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Chief economist update: Prime Minister Suga

Japan has a new prime minister.

Yoshihide Suga is his name. Suga will officially be Prime Minister following a parliamentary vote on September 16 after being elected President of the ruling Liberal Democratic Party (LDP) two days earlier.

Prime Minister Suga faces a baptism of fire, thrust into leadership at a time when Japan (and the world) is in the midst of the COVID-19 pandemic, an economic slump, national security and trade issues involving the United States and China.

Prime Minister Suga has very big shoes to fill in Shinzo Abe who unexpectedly resigned on August 28 for health reasons.

After serving a year and a day as Japan's prime minister from 26 September 2006 to 26 September 2007, Shinzo Abe was re-elected head of state on 26 December 2012 to become Japan's longest-serving prime minister (seven years and 264 days) in history.

Prime Minister Abe is credited with "Abenomics" - coined for his "three arrows" strategy: accommodative monetary policy aimed at achieving the Bank of Japan's (BOJ) 2% inflation target; increased fiscal spending aimed at raising the country's growth rate to 2%; and, structural reforms and liberalisation of some sectors to revitalise Japan's industries.

Abe may not have stayed long enough to see the fruits of his labour but his record-breaking stint as prime minister provided relative policy stability in a country that changed leaders more often than Australia since Kevin Rudd.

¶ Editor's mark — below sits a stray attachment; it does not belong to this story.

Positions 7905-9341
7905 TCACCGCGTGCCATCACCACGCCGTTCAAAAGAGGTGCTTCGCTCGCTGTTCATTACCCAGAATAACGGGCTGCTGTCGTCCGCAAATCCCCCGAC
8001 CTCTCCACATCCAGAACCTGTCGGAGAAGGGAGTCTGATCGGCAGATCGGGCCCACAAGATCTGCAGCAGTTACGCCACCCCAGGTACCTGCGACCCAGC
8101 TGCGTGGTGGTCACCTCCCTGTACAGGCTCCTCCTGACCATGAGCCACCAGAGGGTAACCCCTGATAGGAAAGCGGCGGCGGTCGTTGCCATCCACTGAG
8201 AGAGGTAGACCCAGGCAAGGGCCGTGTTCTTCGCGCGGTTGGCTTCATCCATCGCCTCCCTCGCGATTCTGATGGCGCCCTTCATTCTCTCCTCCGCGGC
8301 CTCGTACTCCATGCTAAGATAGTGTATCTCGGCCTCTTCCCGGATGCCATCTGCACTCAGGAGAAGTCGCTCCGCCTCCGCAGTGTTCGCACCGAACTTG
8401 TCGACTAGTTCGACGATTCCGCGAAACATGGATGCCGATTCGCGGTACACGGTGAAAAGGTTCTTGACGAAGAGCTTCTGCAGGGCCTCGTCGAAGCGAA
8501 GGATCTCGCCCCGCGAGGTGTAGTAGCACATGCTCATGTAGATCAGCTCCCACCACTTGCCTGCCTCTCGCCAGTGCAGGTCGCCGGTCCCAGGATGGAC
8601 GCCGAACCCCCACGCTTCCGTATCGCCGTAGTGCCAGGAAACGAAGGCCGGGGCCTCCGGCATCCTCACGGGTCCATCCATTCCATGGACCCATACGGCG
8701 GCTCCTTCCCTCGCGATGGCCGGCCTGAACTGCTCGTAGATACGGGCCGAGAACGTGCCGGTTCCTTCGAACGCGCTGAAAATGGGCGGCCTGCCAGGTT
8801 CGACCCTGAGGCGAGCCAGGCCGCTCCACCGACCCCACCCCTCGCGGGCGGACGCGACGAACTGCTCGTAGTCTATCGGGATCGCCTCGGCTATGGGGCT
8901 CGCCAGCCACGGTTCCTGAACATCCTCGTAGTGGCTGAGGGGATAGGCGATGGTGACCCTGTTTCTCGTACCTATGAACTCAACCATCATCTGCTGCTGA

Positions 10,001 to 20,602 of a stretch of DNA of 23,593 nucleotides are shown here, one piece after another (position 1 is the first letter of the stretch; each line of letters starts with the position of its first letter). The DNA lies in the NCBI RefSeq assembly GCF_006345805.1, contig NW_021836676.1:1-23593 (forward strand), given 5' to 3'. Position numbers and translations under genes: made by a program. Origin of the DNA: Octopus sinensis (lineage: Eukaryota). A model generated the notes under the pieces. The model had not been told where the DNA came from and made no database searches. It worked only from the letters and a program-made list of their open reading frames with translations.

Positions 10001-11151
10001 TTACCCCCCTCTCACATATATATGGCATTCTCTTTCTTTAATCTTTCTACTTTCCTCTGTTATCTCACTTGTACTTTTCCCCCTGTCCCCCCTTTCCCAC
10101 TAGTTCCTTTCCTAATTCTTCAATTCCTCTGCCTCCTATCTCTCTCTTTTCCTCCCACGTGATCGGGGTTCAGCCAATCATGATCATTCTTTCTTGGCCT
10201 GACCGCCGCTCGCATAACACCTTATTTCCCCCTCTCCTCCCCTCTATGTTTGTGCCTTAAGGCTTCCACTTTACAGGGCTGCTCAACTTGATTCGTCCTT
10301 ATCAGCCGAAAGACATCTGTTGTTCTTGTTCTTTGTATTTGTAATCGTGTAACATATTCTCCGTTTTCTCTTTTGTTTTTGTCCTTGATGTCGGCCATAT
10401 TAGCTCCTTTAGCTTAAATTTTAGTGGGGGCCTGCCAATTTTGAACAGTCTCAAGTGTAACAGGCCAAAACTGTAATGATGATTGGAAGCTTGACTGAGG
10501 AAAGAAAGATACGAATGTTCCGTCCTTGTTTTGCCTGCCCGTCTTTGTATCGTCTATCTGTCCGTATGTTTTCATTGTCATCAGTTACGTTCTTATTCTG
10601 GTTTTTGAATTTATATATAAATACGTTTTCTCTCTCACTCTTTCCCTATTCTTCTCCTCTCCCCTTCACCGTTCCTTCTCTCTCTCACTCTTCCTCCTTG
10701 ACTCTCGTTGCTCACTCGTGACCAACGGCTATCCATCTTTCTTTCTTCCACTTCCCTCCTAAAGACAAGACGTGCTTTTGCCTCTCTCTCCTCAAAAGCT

Prime Minister Suga promises continuity of his predecessor's policies, declaring at a joint plenary meeting of LDP members: "We need to inherit and facilitate policies promoted by Prime Minister Abe in order for us to overcome this crisis and for each and every individual to have a safe and stable life...I recognise that I carry that mission".

The good news for prime minister Suga is that while Europe appears to be experiencing a resurgence in COVID-19 infections, a number of countries, including Japan itself,  are now (or on their way) to relaxing restrictions re-imposed after the second wave.

As Factset reports: "...Australia's Victoria state recorded fewest infections since 26-Jun as restrictions lift in regional areas. South Korea eased social distancing curbs, including lifting ban on indoor dining and allowing leisure facilities to open. Tokyo government this week plans to end its policy of asking establishments serving alcohol to close early. New Zealand maintained current restrictions while flagging a lifting of curbs next week".

In addition, global economies and financial markets have already rebounded from the deep slump experienced in the first quarter of 2020.

Then again, COVID-19 still dictates the near-term outlook. A third wave still cannot be discounted.

Read our full COVID-19 news coverage and analysis here.

Read more: Shinzo AbeBank of JapanYoshihide Suga
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